Rupert Murdoch is selling DirecTV ( DTV), and it may be time for stockholders to do the same.

Shares of the U.S.'s leading satellite TV provider almost doubled in price last year amid better-than-expected profits and widespread speculation that an M&A deal was in the works.

Now, with Murdoch's News Corp. ( NWS) dealing its stake in DirecTV to John Malone's Liberty Media ( LCAPA), such speculation is poised to die down for a while -- or at least until the transaction closes midway through 2007.

Meanwhile, Murdoch's willingness to part with the company may be a sign that a favorable merger deal for DirecTV is unlikely, and the new bundled service offerings from cable and phone operators could zap its ability to compete for subscribers.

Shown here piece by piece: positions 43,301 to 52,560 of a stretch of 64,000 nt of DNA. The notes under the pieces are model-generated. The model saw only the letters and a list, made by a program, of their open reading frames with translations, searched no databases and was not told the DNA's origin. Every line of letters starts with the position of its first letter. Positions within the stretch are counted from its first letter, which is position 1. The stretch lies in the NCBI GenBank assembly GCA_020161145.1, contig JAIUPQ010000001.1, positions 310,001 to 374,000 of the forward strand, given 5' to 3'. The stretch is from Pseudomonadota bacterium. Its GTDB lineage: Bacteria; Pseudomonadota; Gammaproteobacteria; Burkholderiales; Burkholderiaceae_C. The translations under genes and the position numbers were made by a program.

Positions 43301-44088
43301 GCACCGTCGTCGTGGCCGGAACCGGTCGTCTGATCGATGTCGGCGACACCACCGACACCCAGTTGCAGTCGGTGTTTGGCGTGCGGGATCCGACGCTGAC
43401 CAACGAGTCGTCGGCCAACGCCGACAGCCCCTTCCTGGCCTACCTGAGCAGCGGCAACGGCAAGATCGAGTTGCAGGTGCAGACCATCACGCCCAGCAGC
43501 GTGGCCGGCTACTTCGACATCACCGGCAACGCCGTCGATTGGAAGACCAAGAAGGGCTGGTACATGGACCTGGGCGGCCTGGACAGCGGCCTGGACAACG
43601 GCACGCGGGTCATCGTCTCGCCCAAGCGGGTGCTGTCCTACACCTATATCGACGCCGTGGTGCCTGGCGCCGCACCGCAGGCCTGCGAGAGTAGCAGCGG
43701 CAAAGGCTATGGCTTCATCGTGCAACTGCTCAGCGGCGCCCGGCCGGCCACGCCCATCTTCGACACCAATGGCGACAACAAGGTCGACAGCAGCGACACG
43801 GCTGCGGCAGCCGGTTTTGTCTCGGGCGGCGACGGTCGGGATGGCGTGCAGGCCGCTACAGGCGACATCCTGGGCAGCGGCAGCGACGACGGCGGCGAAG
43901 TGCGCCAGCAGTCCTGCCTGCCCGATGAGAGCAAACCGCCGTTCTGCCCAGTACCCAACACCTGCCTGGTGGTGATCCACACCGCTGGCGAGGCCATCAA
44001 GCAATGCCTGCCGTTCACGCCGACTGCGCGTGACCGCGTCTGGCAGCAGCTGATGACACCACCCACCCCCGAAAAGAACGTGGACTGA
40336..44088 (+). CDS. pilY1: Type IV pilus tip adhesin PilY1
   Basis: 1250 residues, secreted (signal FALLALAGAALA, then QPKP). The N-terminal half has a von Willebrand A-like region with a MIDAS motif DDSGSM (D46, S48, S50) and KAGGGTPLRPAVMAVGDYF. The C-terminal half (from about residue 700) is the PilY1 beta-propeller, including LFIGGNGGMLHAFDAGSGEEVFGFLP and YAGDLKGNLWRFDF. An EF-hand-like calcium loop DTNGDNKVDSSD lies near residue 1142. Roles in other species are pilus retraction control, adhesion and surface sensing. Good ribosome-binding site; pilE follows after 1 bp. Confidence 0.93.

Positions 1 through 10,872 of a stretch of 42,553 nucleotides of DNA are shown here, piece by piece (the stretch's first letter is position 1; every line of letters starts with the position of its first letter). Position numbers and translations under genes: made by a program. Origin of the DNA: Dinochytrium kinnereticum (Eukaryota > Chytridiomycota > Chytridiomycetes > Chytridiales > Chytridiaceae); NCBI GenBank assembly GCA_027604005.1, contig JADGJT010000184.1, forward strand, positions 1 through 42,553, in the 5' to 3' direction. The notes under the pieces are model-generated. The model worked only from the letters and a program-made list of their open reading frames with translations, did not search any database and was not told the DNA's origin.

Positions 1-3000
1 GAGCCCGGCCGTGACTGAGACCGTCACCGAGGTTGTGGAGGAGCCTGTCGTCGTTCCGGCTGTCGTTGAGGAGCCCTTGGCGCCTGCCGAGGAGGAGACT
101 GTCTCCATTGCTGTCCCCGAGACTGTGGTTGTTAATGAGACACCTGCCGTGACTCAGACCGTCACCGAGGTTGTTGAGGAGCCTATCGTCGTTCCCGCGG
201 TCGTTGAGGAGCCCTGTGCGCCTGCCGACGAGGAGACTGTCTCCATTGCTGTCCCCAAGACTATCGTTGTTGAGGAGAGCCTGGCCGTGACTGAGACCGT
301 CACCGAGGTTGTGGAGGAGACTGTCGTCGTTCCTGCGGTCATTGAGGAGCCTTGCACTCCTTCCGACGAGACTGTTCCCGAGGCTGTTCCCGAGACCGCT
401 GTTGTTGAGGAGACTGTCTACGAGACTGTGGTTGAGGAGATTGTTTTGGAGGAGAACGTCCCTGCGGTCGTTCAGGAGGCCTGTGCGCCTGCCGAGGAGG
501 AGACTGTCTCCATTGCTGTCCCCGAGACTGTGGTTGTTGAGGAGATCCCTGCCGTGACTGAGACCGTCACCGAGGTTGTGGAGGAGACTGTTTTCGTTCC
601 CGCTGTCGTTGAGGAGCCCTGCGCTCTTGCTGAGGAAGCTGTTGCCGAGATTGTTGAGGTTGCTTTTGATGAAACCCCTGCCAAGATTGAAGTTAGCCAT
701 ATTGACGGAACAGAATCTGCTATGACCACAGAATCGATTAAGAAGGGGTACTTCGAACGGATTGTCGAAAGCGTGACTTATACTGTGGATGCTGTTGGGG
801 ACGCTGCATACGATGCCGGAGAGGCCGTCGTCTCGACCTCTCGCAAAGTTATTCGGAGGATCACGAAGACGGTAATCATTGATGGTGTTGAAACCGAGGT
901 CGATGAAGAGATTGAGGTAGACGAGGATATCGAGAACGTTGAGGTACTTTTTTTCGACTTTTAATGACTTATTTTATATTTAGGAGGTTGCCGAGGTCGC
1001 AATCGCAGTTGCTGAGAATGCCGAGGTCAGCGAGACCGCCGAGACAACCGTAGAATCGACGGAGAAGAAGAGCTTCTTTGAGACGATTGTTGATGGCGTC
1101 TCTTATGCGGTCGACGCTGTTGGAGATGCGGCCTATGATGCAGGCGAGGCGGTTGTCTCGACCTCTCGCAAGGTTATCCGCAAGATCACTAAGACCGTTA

"Ultimately, the satellite model has challenges in competition with the cable and telecom industry as they leverage the ability to sell TV, phone and Internet service all together in one bundle," says UBS analyst Aryeh Bourkoff. "2007 is the year that the bundle shows real results across the board for those that have it, and DirecTV won't have it."

Bundled offerings from cable operators, such as Time Warner's ( TWX) so-called Triple Play, enabled the traditional cable industry to enjoy subscriber growth in 2006 for the first time in years. At the same time, satellite providers DirecTV and EchoStar's ( DISH) DISH Network have seen their subscriber growth slow.